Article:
The Coursera course,”E-learning and Digital Cultures,” starts on January 28, 2013; however, hundreds of people are already actively engaged in “proliferating” the digital cultures and learning in the process.
I am a member of a Facebook group dedicated to setting up learning digital groups, exchanging ideas, and enthusiastically anticipating the course beginning.
Group members exchange Twitter accounts, set up blogs, and create virtual study groups. Every day I learn about a new social media tool, a new cool website, and a new cool technology tool for sharing information. My head swirls with digits and images. And the course has not yet started!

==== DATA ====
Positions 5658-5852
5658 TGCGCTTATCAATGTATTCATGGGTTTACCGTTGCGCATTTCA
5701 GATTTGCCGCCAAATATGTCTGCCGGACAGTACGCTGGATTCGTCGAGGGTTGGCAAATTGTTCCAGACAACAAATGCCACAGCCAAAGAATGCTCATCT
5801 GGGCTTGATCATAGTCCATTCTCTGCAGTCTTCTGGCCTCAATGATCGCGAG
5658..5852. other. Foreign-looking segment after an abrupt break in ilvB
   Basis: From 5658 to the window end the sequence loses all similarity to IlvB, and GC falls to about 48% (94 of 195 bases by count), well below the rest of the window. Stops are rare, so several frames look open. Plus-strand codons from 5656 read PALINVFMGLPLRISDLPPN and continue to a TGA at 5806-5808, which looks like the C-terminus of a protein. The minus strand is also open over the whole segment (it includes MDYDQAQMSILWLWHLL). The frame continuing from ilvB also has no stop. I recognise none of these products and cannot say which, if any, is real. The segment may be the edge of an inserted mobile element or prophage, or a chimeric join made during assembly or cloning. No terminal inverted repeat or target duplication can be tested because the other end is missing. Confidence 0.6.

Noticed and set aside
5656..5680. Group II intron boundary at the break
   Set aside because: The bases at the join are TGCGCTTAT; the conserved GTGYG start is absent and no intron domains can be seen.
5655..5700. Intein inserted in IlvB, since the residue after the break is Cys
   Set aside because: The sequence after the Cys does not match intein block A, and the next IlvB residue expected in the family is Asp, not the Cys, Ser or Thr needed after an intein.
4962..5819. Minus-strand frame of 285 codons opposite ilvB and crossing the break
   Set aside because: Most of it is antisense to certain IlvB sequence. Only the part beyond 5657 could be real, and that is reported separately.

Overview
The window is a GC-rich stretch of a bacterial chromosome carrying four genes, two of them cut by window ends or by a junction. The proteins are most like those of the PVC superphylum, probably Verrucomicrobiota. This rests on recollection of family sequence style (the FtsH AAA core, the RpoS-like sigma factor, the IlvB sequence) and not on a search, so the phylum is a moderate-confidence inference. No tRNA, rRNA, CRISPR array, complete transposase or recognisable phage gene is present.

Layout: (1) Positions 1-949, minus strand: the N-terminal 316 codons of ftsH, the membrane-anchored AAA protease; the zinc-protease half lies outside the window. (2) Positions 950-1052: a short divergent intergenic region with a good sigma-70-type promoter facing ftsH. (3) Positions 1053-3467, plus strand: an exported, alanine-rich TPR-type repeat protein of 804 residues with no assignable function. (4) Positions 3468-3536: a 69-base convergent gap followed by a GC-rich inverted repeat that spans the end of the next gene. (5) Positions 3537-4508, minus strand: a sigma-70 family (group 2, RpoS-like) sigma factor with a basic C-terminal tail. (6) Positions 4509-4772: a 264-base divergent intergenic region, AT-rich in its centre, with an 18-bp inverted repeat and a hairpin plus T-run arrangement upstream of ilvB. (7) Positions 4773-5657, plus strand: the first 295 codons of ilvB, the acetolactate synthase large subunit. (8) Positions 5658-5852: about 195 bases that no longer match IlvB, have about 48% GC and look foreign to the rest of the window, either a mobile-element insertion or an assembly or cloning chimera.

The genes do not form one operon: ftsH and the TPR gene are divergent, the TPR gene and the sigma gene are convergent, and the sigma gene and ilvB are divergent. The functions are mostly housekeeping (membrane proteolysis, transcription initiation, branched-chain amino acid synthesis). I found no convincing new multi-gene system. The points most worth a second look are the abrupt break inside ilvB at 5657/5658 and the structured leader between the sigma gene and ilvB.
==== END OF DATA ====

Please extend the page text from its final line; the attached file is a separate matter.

Participants will craft new blogs – each presenting an individual perspective on what is happening in the digital world, each fighting for your attention, and each adding one more bit in the billion of bits of information.
As a participant I will reflect on what it means to be a human and an individual in a digital culture. What happens to my experiences and identity?
I have this love and hate relationship with technology – it opens doors and new unimaginable possibilities, yet it pulls and overwhelms, and makes me feel lost in the pool of digits. It trivializes my own experience, making it seem small and impersonal. How special is the picture of your cat among the billions of cat pictures on the net?! It makes miracles possible, and at the same time, it makes them uniform, multiple, insignificant- just another piece in the giant puzzle of information.
And, yet, I cannot resist the pull to participate, to engage, and to be present in the virtual space.